Info-Tech Priority Index 3. Present the plan to Senior Management and require its official approval. Step 3: Identify Your Options. Step 3: Communicate and Manage Change. • • Page 13 I N F O ~ T E C H R E S E A R C H G R O U P . Begin identifying your options by taking a very high level approach. Promote. Begin the process of turning your strategy into action by setting some clear goals for the IT department. After you have gathered some actual information. it is still important to develop a communications plan to ensure that all stakeholders are fully aware of the plan’s contents and implications. Step 4: Prioritize Your Projects. This takes the work you did in the previous stage – Set Your IT Strategy – and turns it into some actionable objectives for the upcoming year. and a mechanism and governance model for making sound strategic priority decisions about IT into the future. the next step involves making some recommendations and determining a course of action. However. Use the Strategic IT Plan template to bring together all of the elements you have created in this process into one concise plan that can be recommended to senior management. Goal setting and measurement are only two steps of the cycle. • Step 1: Build Your Strategic Plan Documentation. Step 2: Present Your Plan to Senior Management. Info-Tech Project Matrix 2. the completed plan should not be a surprise to anybody. Use a three-tier approach to prioritizing your projects. Info-Tech ROI Calculator • • • Stage 8> Publish. Using your gap analysis from Section 6. and Maintain Your Strategy The main deliverable of this process is a Strategic IT Plan that provides a specific vision and goals for IT in your organization. The last step is budgeting future performance levels.Introduction Stage 7> Build a Strategic Decision Making Framework Translate your strategy into some tactical and operational goals. • Step 1: Set Strategic Goals and Measures. If your planning process has been open and broadly based. Our Project Ranking Framework is designed to provide you with a robust prioritization process that ensures that your department’s projects are aligned with the objectives of the business. group together functions that you think can be fulfilled by a type of application. These include: 1. budgeting next year’s information becomes much easier. Step 2: Perform a Budget Analysis. a rational for prioritization of current IT projects. Now that you have identified the gap between where you are and where you want to be.

R C H G R O U P The IT/Business Alignment Model contains four main interrelated domains. your information technology infrastructure needs to be accountable to both the overall strategic goals of IT (strategic fit) while also being able to help individual business units realize their individual strategic goals (functional integration). the IT/Business alignment model looks like this: I N F O ~ T E C H R E S E A Each of the four quadrants of the business alignment model must integrate with the other quadrants. Henderson and N. Any resource expended in an activity that does not advance either the strategic goals of the organization. A number of management researchers have further refined the model and applied it to a range of industries. is a wasted resource. Venkatraman proposed a theoretical model for Strategic Alignment. Each of these areas contains three interrelated subdomains. or the functional requirements of other units in their quest to meet key business goals.C. In a 1993 IBM Business Journal Article.Strategic IT Planning and Governance Aligning IT With Business Goals Strategic Planning and Alignment Info-Tech Research Group’s strategic planning survey found that the vast majority of organizations that did strategic planning saw an improvement in business/IT alignment. horizontal integration is called functional integration. So. Pursuing alignment is an exercise in efficiency. Page 14 . Vertical integration is called strategic fit. J. for example. Graphically. IT/Business strategy alignment has been talked about in business studies for 20 years.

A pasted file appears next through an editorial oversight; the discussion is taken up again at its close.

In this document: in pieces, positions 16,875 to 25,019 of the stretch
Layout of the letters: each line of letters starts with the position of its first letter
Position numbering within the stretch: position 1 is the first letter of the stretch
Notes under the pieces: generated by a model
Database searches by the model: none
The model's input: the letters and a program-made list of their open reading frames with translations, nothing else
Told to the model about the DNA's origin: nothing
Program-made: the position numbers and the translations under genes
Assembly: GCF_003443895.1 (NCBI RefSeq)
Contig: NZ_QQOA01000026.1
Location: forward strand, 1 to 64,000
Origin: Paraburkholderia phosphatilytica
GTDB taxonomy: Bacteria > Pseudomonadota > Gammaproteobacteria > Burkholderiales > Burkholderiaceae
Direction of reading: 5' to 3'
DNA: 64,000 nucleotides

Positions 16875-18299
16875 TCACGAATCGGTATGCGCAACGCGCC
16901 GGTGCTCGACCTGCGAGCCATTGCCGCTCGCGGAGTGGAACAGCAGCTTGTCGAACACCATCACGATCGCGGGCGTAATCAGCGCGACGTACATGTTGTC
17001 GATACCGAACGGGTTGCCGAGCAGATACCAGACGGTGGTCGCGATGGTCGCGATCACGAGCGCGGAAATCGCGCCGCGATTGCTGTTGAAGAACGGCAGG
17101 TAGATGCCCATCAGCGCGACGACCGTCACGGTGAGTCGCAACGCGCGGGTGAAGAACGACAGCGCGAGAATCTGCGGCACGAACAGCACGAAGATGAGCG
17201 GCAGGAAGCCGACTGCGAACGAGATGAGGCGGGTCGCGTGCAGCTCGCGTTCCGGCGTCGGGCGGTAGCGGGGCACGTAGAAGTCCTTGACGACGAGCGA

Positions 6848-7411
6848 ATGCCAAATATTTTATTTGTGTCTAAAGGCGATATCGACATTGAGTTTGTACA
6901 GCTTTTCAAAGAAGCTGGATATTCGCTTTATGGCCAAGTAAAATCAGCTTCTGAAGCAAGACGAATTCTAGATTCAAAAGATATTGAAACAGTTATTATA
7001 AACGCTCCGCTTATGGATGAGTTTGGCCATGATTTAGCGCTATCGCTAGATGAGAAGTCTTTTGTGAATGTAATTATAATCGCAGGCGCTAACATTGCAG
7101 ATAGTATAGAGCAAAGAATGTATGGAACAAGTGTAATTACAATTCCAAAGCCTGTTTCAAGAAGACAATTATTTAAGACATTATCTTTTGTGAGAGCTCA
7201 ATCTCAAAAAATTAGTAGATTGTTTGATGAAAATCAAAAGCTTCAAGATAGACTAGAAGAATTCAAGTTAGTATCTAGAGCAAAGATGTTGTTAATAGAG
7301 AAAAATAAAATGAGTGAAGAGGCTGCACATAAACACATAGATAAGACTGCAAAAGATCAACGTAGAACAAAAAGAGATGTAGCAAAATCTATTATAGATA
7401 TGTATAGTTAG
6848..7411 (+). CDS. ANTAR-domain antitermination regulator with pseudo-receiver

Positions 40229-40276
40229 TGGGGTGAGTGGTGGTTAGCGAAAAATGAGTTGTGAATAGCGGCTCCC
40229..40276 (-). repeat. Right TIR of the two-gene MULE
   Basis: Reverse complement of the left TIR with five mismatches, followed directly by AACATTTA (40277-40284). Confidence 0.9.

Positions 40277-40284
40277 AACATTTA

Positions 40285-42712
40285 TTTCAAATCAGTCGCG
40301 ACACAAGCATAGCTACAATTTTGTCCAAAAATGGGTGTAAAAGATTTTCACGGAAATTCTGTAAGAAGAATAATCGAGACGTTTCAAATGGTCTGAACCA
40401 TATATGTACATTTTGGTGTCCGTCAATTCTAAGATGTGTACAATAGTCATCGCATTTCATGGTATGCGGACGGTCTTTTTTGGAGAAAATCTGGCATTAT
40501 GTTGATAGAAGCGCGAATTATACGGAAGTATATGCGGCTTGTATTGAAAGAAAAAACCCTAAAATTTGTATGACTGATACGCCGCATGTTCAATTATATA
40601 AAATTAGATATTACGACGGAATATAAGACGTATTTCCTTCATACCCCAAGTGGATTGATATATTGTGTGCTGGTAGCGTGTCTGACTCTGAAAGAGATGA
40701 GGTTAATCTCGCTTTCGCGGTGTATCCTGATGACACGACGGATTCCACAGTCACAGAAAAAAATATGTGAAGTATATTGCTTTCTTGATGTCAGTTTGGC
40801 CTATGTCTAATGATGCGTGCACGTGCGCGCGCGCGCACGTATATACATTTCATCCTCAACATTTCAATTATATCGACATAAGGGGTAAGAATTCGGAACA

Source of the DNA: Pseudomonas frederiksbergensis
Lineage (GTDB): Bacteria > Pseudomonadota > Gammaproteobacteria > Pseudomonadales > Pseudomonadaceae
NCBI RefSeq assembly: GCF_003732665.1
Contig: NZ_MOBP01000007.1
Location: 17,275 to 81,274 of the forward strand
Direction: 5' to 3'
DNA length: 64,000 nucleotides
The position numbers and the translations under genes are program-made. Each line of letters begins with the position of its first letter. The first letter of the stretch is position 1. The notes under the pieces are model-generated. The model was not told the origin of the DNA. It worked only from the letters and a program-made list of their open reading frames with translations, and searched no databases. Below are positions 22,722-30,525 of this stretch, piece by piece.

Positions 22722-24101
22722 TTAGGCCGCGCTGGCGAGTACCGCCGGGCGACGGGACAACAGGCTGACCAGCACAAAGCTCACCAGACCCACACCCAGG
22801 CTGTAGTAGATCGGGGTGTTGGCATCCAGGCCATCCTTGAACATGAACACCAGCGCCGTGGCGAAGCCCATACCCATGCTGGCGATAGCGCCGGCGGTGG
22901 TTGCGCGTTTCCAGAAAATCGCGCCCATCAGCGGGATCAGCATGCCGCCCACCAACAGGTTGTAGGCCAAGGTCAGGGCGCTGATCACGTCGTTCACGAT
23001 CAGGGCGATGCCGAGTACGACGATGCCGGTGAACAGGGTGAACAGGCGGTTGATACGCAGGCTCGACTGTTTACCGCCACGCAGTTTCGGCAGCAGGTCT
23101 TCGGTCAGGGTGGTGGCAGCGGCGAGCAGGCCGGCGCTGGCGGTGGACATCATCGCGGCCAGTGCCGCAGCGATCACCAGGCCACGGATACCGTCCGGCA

Governance: How authority and responsibility for decisions is shared between IT and business partners. Infrastructure planning should focus on the following: • Structure: Priorities. Page 15 I N F O ~ T E It is strongly recommended that your infrastructure planning initiative be undertaken concurrently with your strategic planning. and core competencies as these apply to the whole enterprise. Skills: Human resources practices and issues specific to building an effective IT department. How project priorities are established. in the background section for Stage work on the Strategic IT Plan will be that much easier. • Your strategic IT plan also needs to integrate well with Business Strategy and Technology Infrastructure. and the IT department that must articulate the infrastructure requirements and the specific projects that will realize strategic goals. policies and choices that bring together applications. • • Think of it as a conversation between the steering committee. which is setting strategic priorities and represents the whole enterprise. Competencies. Plan Strategy and Infrastructure Concurrently P . The Information Technology Strategy quadrant includes: • • Systemic Competencies: Vital characteristics and strengths of information technology that provide advantages to the organization. In essence. software. Governance An information technology strategic planning process needs to focus primarily on the Information Technology Strategy quadrant of the alignment model. In an ideal situation. governance. C H R Plan Strategy and Infrastructure Concurrently E S E A R C H G R O U Technology Scope: The key technologies that support the current business scope as well as the technologies that enable new opportunities. Business strategy also focuses on scope. your efforts will drive development in these important areas. Further information/discussion of If a well-articulated business plan and a technology the alignment model can be found infrastructure plan are in place or under development. networks. this methodology contains tools for roughing in some working definitions of your business and infrastructure strategies.Introduction Scope. hardware and data management into a cohesive platform. However. Processes: The procedures for managing IT infrastructure as well as practices for developing and maintaining applications. you will have concurrent plans in place or under development for both Business Plans and Technology Infrastructure. in the event they are not. 1: Plan the Plan.